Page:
Yuuko Sagiri, designer of the athletes’ costumes, created the designs giving importance to functionality that would improve a skater’s performance and to elements that would make the character’s personality stand out, just like she does for real costumes. She chose materials, cuttings and decorations that would actually be employed in costumes used for real performances.
“Normally I objectively watch an athlete’s past performances to understand their level and what kind of movements they are skilled at, and this is then reflected in the design. This time I based the design on the characters’ setting materials, the information I received from the director and the choreography footage by Miyamoto-sensei. I think the only difference is that there were no budget restrictions (LOL).”
Regarding Yuuri’s costume, she mentions that she wanted to reflect the fact that he is psychologically weak and gains weight easily.
“I added shining decorations on his chest so that his face would look bright even when he is tense. The cuts on the waist are to make him look slim.”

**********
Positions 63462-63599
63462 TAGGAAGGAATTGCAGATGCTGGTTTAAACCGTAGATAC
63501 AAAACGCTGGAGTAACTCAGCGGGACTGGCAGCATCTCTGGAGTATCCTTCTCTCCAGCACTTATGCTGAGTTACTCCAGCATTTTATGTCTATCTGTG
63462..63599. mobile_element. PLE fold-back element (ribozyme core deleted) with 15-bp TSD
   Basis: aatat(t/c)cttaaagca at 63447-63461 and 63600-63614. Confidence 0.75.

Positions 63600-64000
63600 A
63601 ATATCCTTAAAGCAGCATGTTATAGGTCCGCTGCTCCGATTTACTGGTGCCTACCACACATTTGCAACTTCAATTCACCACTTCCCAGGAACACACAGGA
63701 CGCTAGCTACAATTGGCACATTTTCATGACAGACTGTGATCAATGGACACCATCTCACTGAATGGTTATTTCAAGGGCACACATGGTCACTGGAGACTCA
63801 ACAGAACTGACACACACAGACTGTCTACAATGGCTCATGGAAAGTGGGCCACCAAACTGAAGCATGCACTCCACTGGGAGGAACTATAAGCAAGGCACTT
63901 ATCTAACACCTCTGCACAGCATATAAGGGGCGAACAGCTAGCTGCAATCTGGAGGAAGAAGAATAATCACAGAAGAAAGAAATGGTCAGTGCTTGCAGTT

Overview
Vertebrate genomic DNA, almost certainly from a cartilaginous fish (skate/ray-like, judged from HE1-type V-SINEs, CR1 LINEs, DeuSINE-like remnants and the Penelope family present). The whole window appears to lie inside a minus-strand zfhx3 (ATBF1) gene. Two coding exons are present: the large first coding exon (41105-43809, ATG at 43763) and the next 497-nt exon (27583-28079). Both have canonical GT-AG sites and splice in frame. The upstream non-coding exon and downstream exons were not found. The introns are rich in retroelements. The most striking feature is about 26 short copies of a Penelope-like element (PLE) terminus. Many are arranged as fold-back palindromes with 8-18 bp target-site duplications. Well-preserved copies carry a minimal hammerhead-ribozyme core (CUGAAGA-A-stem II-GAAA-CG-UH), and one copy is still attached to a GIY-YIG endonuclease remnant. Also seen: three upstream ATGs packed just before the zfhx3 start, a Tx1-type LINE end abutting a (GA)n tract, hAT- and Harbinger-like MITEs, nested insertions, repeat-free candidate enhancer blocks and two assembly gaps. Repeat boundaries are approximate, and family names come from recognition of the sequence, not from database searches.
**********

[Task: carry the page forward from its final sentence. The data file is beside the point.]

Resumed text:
Actually, she also designed a costume for Yurio’s exhibition. Sagiri said that she created the design thinking of what “Yurio would really want to wear”. We’d definitely like to see him skate with that costume!


Reality #5: Music x Keisuke Tominaga
“I added melody to the beautiful lyrics that is ‘Yuri on Ice’”

Profile: From Kanagawa prefecture. Music producer. He founded PIANO INC. in 2012 and is the current representative director. His main works include the Pocari Sweat 2016 commercial “Kimi no Yume wa, Boku no Yume.”, the TV anime “Zankyou no Terror”, etc.

When creating the music for this show, music producer Keisuke Tominaga constantly asked himself whether it was music you could dance to.
“I would move my hands, feet, my whole body, sometimes even checking the rhythm like a conductor or a dancer. Figure skating has many elements that resemble ballet, so to express the elegant movements of the body I used many tunes in triple time like waltz and bolero.”
Most of the classical and orchestra tracks were created by Taku Matsushiba, while the vocal tracks and modern band songs by Tarou Umebayashi. They worked on the music as a team, always communicating with each other.